Voters, finish the convention center job by adding vital hotel
Miami Beach can have its cake and eat it too: if voters OK a convention hotel on city land on Nov. 6, they’ll fuel the economy with higher-revenue events, pour in lease and tax income from the hotel to add city infrastructure, and also reduce convention center traffic.
Traffic once again is the scarecrow to frighten away votes for a hotel. As in the past, a costly drive by undisclosed foes aims to deter a hotel linked to the convention center by claiming a hotel would jam streets with cars – as though hotels on private land in the city have no auto traffic.
Yet as Mayor Dan Gelber noted last week in a temperate explanation, a convention hotel will help the newly renovated Miami Beach Convention Center transition from a 70% diet of trade shows that depend on visitors driving over and back for part of a day to a far larger percentage of conventions where attendees fly in and go days on end without leaving. That’s fewer people, fewer cars, and more spending in Miami Beach restaurants and stores.
Miami Beach will never lure mass conventions that fuel other cities: the convention center isn’t among the nation’s 25 largest. The city just invested $640 million in upgrades that let the center compete not for 100,000-guest bookings but for smaller events with far larger local spending per person – assuming it has a convention hotel attached.
Without that hotel, the newly reopened center can still be fully booked, but with mostly offerings that attract nearby drivers to Miami Beach.
Today, the Greater Miami Convention & Visitors Bureau, which lures meetings and conventions to Miami-Dade, has one arm tied behind its back in booking. It has an upgraded convention center, but quality bookings depend on a center hotel that reserves most rooms for event guests and charges rates competitive with hotels at similar-size convention centers.
Miami Beach will always have an edge with sun, sand, surf and the allure of a famed visitor-welcoming community. But meetings and conventions are price sensitive, and a convention center and its attached hotel will only survive if Miami Beach pricing competes. The meetings industry around the nation is watching this vote carefully.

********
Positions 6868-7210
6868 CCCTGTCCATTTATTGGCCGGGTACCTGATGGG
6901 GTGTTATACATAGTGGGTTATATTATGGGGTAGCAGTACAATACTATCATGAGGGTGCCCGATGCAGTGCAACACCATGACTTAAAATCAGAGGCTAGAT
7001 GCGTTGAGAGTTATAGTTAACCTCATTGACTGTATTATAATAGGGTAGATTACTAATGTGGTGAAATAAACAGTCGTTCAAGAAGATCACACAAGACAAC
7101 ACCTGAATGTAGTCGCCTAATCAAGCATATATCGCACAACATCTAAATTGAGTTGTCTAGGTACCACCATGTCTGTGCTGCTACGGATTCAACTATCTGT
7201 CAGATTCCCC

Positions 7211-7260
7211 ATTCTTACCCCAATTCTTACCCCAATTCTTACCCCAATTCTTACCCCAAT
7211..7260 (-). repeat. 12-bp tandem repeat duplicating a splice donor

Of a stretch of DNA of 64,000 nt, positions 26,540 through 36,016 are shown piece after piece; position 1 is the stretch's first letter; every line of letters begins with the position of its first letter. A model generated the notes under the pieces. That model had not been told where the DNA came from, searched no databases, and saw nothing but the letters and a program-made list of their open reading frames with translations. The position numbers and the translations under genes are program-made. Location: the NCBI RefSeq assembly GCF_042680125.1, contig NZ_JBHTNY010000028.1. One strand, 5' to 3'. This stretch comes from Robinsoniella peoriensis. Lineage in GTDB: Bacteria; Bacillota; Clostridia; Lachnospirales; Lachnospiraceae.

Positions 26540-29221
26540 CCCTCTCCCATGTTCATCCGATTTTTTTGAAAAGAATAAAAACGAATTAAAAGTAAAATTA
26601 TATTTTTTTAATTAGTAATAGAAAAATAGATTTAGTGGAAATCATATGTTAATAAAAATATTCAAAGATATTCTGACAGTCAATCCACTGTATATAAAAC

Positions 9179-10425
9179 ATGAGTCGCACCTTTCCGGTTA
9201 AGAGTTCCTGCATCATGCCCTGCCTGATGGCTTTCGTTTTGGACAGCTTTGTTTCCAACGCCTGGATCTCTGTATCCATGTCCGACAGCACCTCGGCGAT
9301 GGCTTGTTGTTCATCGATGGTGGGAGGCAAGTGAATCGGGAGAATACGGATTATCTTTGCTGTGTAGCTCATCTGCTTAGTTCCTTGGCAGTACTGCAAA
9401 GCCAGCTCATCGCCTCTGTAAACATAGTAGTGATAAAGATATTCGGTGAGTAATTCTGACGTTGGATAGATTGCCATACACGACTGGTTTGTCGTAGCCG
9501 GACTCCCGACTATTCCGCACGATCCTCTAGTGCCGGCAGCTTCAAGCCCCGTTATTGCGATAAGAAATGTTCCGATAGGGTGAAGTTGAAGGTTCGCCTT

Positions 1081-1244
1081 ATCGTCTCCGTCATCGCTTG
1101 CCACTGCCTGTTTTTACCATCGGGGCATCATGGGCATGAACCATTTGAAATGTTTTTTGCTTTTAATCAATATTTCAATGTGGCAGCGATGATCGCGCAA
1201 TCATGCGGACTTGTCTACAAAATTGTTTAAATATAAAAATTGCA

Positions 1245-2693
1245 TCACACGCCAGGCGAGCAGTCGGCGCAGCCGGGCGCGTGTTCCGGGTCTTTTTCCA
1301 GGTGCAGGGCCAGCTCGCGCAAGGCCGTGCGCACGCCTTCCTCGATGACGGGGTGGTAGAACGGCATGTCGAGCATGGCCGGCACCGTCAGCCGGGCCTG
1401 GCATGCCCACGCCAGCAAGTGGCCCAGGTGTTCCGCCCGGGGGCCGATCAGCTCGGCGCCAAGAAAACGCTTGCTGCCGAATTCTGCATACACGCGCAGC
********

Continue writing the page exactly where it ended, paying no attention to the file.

Voters can help us compete for professional organizations’ meetings by allowing the city to lease its land beside the convention center for 99 years to Miami Beach Connect, a partnership formed for the deal by Miami-Dade developers Jackie Soffer and David Martin. They were the sole bidders, understandable since voters have several times rejected a lease to a convention hotel in a vote that requires 60% to pass.
They’re offering the city the greater of a total $16.6 million rent over the first 10 years or a slice of revenue. The hotel’s property taxes are estimated at $96 million for 30 years.
The developers would build and privately fund at $348 million to $362 million an 800-room hotel, 185 feet tall, on 2.6 acres behind the Fillmore, linked via skywalk to the convention center. The hotel would rise on a 53-foot pedestal for parking, a ballroom and meeting space.
Could the city have gotten more? Unfortunately, after voters beat down past hotel deals, there was only one bid. If voters want a convention hotel – and they desperately need it – it’s the best offer simply because it’s the only one. Voters who opted out of past convention hotel deals made bidders gun shy.
The developers no doubt will profit nicely on city land. But voters should welcome that – a healthy business is a win for the city and taxpayers as well as the developers. Everyone should prosper.
Thoughtful voters who care about quality of life will find the hotel proposal a plus. It’s 103 feet shorter than the one they rejected in 2016 (which helps make the developers’ planned expense at least $234 million less), and it guarantees no gambling. Voters are even asked to choose on the ballot how the city will spend city funds the hotel generates – an extraordinary step.
Moreover, as City Manager Jimmy Morales points out, a convention hotel won’t compete with others nearby. It would help lure top-quality meetings to spill over to other hotels while filling restaurants throughout the area.
Complaints that meetings and conventions bring more people to Miami Beach are perfectly right: Miami Beach lives and dies by visitors, and will continue to. They fund the services to support residents and provide customers for the city’s businesses.
It’s similar to Seattle, where some people complain that 45,000 high-paying workers at Amazon’s headquarters crowd roadways. But Amazon also means better-paid residents and all the amenities that come with a city that’s doing well.
As Mayor Gelber pointed out, if the hotel vote passes, much of the rent and tax money “will be dedicated to reduction of our stormwater rates, traffic mitigation, and education enhancements for our children.”
As he also points out, the convention center will be fully booked regardless. But with an attached hotel, it can be booked so that that more money is spent in the city with less – not more – traffic.
When the last hotel ballot failed although 54% of voters said yes, then-mayor Philip Levine blamed “secretive efforts by the opponents” and “shady outside PACs.”
But if the city makes its case clearly, as Mayor Gelber did last week, there should be no doubt in voters’ minds of the economic and lifestyle benefits to all of finishing the job of a convention center upgrade by providing a proper convention hotel to match.